Application ConfinementWhen we started thinking about how to design the security infrastructure in Ubuntu Touch, one of the important criterias was user privacy. For Ubuntu Touch, and the converged desktop in the future, we are moving from a model where people install software provided in an archive maintained by packagers to a model where applications get uploaded by the authors themselves directly into a software store. While this allows users to quickly gain access to the latest and greatest applications, it also brings with it a new problem: how to prevent malicious applications from stealing the user’s private data.
The traditional archive model in Ubuntu is based on trust, barrier to entry, and time. In order to get something uploaded or modified in the archive, a developer needs to demonstrate trustability by contributing a significant amount of work before upload rights are granted. Learning how to create and modify packaging, and successfully getting contributions sponsored is complex, time consuming, and is a barrier to entry. Once a package does get uploaded or modified, it is generally done in the development release. This allows a package to be in the archive for a certain amount of time before it becomes part of an official release. Hopefully, if something malicious does make it to the archive, it will be discovered in the development release before it gets published in an official release.
This long and complex process results in a software archive that can be trusted, but prevents software developers from being able to quickly get new versions of their software into the hands of their users. One of the goals of the Ubuntu Software Store is to allow a software developer to perform a few simple steps and have their application available to be installed by users in minutes, not in months.
How do we trust software that can be made available to users in minutes? Simple: we confine it, and prevent it from accessing the user’s private data.
The Permissions Problem
At some point, an application may need to access some of the user’s data for it to be useful. For example, an image editing application is quite useless if it can’t open any of the user’s pictures. There needs to be a way to give applications permission to access certain data.
On another mobile platform, this is solved in two ways: having each application ship with a list of required permissions, and implement a shared storage location where applications can freely access the user’s files. When a user installs an application, a dialog box is displayed listing all the permissions that are required for the application to work correctly. The user then has two choices: they can either continue with the installation and grant the required permissions, or they can cancel the installation process.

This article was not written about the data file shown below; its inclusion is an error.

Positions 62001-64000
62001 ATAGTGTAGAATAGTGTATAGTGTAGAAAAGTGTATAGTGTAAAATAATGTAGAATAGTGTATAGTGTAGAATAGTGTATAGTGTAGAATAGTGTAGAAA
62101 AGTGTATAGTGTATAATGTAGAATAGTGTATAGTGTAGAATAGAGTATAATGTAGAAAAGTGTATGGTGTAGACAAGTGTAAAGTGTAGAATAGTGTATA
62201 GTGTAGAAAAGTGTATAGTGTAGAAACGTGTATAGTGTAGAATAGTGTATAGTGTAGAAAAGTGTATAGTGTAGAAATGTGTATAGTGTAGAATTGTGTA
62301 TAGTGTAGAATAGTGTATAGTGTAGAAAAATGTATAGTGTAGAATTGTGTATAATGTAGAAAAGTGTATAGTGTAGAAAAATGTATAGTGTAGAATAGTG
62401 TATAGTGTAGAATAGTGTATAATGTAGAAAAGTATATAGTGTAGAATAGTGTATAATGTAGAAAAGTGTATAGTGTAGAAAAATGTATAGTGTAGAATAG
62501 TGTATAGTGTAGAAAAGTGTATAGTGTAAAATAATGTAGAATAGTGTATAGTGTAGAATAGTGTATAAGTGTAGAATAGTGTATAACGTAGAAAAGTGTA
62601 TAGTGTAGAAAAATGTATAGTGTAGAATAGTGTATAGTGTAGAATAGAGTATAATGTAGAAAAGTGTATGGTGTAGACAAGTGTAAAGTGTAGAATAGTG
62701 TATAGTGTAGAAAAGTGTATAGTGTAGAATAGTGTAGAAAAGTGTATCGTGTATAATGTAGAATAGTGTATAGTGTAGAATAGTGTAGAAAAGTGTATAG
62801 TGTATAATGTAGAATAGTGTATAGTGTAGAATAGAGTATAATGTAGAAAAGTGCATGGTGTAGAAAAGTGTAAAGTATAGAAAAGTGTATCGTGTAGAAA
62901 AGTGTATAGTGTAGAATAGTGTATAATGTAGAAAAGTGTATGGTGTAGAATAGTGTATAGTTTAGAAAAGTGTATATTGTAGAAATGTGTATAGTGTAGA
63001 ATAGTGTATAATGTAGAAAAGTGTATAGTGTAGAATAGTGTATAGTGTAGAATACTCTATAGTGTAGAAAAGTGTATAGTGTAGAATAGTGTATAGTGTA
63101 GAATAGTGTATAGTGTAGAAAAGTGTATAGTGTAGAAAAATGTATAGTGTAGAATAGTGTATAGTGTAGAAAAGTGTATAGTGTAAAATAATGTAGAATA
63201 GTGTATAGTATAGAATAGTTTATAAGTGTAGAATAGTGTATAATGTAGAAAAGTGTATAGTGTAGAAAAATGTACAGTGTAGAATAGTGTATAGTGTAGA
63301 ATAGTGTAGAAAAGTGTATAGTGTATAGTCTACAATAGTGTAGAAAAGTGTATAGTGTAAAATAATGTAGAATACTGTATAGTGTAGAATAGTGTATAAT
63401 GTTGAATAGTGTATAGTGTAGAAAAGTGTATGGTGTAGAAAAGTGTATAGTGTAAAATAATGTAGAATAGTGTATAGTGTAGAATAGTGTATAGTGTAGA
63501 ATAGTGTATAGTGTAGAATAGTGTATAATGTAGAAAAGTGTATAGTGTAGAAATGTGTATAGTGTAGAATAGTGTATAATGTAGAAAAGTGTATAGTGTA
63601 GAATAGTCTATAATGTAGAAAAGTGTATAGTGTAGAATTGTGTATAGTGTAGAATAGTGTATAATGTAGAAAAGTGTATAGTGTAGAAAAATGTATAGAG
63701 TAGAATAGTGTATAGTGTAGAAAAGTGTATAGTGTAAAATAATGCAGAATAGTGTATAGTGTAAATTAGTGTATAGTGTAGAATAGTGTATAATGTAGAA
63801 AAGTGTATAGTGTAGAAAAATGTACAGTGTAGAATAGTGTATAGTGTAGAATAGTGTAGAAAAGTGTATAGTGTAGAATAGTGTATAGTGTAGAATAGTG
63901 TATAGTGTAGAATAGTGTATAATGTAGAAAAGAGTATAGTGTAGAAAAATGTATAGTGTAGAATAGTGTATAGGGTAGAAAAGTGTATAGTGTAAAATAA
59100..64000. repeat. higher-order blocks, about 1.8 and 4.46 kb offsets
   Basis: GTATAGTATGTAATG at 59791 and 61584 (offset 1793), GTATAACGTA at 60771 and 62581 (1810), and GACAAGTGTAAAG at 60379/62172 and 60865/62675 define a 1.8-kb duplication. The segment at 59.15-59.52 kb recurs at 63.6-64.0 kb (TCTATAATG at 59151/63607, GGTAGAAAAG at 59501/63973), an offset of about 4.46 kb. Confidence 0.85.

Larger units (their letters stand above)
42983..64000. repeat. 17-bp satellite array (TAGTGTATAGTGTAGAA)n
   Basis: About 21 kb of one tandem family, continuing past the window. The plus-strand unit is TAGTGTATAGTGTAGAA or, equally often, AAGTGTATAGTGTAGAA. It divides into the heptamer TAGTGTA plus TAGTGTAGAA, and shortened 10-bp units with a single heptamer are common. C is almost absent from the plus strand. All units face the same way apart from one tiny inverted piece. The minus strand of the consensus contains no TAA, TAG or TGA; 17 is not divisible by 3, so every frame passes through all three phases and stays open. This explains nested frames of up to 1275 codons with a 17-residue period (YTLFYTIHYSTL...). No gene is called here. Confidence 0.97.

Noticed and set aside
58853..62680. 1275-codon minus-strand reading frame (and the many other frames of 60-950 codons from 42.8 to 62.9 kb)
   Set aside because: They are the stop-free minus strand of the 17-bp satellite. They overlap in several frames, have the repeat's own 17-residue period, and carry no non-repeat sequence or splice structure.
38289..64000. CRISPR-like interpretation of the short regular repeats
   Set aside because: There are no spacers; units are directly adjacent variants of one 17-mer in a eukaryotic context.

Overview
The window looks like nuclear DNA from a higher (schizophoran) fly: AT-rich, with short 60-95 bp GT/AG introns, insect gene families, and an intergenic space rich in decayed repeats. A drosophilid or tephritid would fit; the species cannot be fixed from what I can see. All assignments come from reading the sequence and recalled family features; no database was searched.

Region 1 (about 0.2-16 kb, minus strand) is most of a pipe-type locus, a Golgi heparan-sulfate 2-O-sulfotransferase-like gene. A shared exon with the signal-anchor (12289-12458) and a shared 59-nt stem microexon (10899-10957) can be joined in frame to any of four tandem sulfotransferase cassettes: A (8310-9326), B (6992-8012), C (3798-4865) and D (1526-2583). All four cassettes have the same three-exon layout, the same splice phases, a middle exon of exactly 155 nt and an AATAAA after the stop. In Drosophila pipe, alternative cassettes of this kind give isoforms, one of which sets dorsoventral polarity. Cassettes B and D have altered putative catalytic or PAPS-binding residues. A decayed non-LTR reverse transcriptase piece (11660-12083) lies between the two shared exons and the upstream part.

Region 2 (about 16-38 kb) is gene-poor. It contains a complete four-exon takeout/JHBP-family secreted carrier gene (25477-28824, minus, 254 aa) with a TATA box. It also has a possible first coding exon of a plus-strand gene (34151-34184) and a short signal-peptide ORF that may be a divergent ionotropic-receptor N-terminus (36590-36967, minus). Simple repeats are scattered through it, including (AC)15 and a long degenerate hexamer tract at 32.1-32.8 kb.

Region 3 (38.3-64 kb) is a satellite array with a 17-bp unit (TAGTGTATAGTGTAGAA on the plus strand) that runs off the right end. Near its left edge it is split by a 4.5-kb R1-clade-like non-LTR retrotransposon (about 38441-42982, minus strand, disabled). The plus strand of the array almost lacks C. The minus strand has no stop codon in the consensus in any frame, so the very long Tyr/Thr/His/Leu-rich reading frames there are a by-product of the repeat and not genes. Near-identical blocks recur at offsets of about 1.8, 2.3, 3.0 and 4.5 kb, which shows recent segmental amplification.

As a user, this is a difficult choice to make.
In order for a user to make an informed decision about a security question, there needs to be some context. If a flashlight application I am attempting to install indicates that it requires access to my address book, I have no idea at this point in time why that access is required. Does the application feature a “Recommend this app to friends!” button which would require access to my contact list, or does it contain adware that wants to data mine me? At this stage, I am unable to make an informed decision on the trustworthiness of the application, and will most likely install it even if I’m not in complete agreement with the permissions that are being requested. This is an all-or-nothing proposition: there is no way for me to use an application if I don’t accept the complete list of permission it requests.
This results in a software store loaded with no-cost applications that exist solely to data mine personal information for profit. Users are walking around with mobile devices completely unaware of the fact that the trivial applications they’ve installed are tracking every move they make.
In the security model we’ve developed, users get to make decisions on sensitive actions at the moment they are needed, instead of at application installation time. This is performed by system components called “Trusted Helpers”.
Ubuntu Software Store applications are confined by default. They can only access their own directories, and their own data. Instead of granting permissions to access user data, we grant access to request user data using Trusted Helpers. This allows applications to access specific data as approved by the user instead of granting permissions to access it all.
For example, instead of granting permission to directly access all of the user’s contact list, an application can request access to a contact. The system address book will then display a list of contacts to the user and only the specific contact selected by the user will be sent to the application. The application only has access to the contact which was specifically authorized by the user.